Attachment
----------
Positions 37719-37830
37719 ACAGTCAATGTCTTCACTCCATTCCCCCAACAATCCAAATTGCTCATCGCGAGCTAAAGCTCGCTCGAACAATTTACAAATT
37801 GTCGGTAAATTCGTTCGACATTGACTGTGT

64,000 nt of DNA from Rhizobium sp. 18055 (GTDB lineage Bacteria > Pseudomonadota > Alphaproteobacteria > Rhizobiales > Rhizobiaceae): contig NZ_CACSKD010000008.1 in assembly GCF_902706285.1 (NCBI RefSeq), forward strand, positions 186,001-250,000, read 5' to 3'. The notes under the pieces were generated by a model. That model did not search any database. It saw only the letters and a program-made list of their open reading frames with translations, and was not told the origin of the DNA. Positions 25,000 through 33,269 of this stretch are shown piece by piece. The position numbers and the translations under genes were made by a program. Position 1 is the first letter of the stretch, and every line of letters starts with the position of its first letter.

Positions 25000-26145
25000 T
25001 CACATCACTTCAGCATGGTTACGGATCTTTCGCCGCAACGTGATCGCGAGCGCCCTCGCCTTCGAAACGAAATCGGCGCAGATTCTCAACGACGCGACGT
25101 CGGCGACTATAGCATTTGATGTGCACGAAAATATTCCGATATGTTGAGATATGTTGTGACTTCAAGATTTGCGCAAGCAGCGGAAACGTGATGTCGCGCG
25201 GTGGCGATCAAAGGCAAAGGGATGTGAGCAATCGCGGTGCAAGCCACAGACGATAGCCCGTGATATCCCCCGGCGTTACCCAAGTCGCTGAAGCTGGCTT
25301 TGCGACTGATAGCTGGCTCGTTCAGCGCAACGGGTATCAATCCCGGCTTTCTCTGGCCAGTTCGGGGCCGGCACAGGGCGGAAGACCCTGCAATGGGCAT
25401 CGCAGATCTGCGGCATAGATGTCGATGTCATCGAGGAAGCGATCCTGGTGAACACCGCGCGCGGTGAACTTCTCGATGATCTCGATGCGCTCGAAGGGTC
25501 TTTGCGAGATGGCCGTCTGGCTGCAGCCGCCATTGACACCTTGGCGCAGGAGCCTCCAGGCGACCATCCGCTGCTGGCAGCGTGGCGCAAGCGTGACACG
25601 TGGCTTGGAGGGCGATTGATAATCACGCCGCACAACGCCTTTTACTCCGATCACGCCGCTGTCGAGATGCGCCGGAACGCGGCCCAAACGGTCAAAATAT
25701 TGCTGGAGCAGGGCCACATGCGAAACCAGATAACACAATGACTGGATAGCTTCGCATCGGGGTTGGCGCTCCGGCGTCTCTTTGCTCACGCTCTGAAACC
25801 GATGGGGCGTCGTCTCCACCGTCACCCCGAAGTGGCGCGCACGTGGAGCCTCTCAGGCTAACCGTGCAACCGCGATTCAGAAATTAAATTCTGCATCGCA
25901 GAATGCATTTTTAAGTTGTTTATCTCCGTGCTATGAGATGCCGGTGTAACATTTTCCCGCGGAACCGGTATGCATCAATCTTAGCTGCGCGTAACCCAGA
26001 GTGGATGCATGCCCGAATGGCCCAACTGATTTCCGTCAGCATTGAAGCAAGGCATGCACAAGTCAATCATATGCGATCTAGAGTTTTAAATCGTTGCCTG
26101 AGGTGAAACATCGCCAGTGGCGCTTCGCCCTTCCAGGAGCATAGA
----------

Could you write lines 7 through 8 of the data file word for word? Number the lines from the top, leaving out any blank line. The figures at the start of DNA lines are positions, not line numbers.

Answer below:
25001 CACATCACTTCAGCATGGTTACGGATCTTTCGCCGCAACGTGATCGCGAGCGCCCTCGCCTTCGAAACGAAATCGGCGCAGATTCTCAACGACGCGACGT
25101 CGGCGACTATAGCATTTGATGTGCACGAAAATATTCCGATATGTTGAGATATGTTGTGACTTCAAGATTTGCGCAAGCAGCGGAAACGTGATGTCGCGCG